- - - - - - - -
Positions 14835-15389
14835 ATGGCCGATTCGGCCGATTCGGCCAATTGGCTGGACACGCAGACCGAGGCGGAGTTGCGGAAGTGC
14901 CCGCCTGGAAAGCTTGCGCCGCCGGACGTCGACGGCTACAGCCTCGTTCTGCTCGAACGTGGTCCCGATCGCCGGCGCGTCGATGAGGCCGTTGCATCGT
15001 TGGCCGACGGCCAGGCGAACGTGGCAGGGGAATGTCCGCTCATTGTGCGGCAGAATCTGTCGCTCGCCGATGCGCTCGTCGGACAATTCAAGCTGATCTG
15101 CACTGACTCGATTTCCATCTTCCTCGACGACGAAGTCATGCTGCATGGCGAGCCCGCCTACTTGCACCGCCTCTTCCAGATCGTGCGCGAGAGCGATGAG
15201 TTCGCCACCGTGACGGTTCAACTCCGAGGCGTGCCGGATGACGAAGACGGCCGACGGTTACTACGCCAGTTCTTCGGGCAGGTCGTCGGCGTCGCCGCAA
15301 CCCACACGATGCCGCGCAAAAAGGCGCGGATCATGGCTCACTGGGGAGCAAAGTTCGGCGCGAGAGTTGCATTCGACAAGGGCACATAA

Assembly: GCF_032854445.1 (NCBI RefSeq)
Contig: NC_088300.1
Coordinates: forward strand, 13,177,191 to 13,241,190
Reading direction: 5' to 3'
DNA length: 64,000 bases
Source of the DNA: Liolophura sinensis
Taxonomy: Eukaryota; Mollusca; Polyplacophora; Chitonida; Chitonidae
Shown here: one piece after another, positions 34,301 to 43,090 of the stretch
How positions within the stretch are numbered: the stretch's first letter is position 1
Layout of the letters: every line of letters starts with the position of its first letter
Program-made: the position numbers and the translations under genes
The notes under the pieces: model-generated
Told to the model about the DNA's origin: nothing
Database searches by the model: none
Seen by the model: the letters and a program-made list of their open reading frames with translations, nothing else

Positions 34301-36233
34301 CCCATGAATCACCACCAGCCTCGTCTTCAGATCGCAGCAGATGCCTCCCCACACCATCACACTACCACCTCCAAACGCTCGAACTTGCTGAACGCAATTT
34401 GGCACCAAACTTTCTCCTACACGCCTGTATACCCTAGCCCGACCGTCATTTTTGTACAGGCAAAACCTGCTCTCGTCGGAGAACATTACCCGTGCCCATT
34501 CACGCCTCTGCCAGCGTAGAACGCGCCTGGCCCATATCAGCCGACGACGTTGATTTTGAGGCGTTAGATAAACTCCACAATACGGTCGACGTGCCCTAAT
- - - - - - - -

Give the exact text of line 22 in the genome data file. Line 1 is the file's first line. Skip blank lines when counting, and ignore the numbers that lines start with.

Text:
Seen by the model: the letters and a program-made list of their open reading frames with translations, nothing else